In the midst of the fifty-second Super Bowl, Netflix decided to go for the extra point and surprise all of us. They not only dropped the trailer for The Cloverfield Paradox, the long awaited third entry to the Cloverfield franchise, but also announced that the entire film would be available to watch later that night. Needless to say, I stayed up to watch it all.
The film originally known as God Particle (honestly a better title) boasts a star studded cast led by Gugu Mbatha-Raw as Ava Hamilton, an astronaut(?) who joins the crew of the Cloverfield space station where they will attempt to fire the Shepard particle accelerator, which has the potential to create energy for a now deprived Earth. It’s set in the near future and has a strong vibe of other space thriller films like Alien.
Let me start with this. I love the fact that the movie does have an incredibly diverse cast. It’s led by a group of truly brilliant actors and actresses like Mbatha-Raw, Elizabeth Debicki, David Oyelowo, Daniel Bruhl and several others. I also loved the menacing score over the opening credits and throughout the action sequences of the film.
Okay, now the bad part: just about everything else. This felt more like a made for TV film, or a regular old Netflix original, which can be hit or miss depending on who you ask. The cast did the best with what they had. The script feels slapped together with unnecessary narration that tries to tie it to the other films in the universe.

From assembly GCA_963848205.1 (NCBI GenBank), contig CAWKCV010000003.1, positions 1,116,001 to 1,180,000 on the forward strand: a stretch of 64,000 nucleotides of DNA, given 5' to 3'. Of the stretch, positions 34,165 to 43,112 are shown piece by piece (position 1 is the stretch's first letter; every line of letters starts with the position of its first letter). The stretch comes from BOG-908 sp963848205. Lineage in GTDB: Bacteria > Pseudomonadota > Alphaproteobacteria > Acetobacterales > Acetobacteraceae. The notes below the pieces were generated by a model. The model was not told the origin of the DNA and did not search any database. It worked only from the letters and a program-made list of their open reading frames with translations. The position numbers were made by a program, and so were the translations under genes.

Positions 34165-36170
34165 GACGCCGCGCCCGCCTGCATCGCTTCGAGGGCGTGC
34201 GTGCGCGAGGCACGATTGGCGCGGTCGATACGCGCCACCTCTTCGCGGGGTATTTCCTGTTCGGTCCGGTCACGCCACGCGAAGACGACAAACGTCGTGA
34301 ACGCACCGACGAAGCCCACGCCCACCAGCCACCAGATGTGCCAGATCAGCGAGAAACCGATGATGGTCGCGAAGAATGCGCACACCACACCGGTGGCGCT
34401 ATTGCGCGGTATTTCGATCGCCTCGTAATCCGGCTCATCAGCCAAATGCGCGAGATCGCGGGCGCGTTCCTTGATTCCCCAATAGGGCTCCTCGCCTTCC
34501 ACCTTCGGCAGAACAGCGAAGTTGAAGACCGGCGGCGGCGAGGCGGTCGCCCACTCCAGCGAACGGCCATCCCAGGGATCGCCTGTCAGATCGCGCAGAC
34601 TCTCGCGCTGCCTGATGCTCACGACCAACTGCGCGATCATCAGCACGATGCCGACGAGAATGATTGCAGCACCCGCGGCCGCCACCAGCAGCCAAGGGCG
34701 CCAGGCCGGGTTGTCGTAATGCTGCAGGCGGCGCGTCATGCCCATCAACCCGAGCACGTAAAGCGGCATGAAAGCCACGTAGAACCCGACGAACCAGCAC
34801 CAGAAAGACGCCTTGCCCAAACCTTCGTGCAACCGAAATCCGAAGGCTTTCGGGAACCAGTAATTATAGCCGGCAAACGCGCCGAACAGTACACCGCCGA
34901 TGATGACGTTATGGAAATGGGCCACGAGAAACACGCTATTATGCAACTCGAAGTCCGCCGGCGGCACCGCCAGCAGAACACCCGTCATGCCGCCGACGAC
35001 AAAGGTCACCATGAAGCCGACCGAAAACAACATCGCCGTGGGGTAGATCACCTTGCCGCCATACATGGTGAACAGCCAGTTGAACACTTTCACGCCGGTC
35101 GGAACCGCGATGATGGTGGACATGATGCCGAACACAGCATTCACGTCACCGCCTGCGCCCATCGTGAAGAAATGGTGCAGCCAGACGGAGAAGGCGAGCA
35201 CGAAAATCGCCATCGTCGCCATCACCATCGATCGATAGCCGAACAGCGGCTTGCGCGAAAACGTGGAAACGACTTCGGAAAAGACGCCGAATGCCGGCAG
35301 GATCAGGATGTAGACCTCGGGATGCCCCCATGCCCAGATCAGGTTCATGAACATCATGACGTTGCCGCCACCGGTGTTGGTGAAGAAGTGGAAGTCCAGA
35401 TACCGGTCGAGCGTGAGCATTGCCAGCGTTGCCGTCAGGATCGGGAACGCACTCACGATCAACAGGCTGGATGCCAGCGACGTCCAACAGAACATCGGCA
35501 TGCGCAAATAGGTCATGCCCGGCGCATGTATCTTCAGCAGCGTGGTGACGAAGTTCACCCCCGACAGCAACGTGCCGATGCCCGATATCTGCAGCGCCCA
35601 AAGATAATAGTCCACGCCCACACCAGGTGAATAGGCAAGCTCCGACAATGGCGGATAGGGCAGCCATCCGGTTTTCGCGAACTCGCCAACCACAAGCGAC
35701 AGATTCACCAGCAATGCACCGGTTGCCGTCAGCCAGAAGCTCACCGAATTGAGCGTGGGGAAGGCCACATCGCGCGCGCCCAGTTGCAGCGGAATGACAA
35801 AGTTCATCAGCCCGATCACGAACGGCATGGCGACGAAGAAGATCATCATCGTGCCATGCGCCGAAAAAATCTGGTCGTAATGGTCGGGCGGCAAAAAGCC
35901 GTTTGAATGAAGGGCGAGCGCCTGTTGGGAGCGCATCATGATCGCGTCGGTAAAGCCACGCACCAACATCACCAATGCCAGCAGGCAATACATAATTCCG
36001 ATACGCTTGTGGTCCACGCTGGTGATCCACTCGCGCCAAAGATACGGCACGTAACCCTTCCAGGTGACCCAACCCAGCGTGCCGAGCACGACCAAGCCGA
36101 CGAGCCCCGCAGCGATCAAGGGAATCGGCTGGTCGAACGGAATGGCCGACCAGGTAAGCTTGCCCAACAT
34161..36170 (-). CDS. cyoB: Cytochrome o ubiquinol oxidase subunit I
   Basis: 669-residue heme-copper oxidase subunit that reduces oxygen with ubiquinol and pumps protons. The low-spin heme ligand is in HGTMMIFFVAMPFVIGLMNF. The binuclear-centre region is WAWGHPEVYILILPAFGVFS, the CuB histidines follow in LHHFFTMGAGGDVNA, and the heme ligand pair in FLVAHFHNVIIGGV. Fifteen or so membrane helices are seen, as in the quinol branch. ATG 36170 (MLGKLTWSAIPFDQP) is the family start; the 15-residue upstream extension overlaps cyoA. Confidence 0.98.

Speaking of universes, this film introduces the idea of a multiverse. It has a very interesting concept, but it seems more like a cop out than an attempt to tie together a loose Twilight Zone-esque film series. The multiverse raises more questions than answers:
- How did the particle accelerator allow dimensional travel/ripping?
- Why didn’t the scientists (the most knowledgeable people about the Shepard) know that this was a risk? The thought of a dimensional rip was only given from the point of view of the film’s designated crazy man on cable news.
The Cloverfield Paradox benefited from a lack of marketing. If we had waited months, seen more trailers, and watched cast interviews then there would be nowhere near the hype that there was for it. I feel like the Cloverfield brand might work better as a sort of sci-fi anthology series instead of inside the realms of film. It might even shine in that regard. Unfortunately, Netflix already has a pretty successful one of those.
(I own no photos)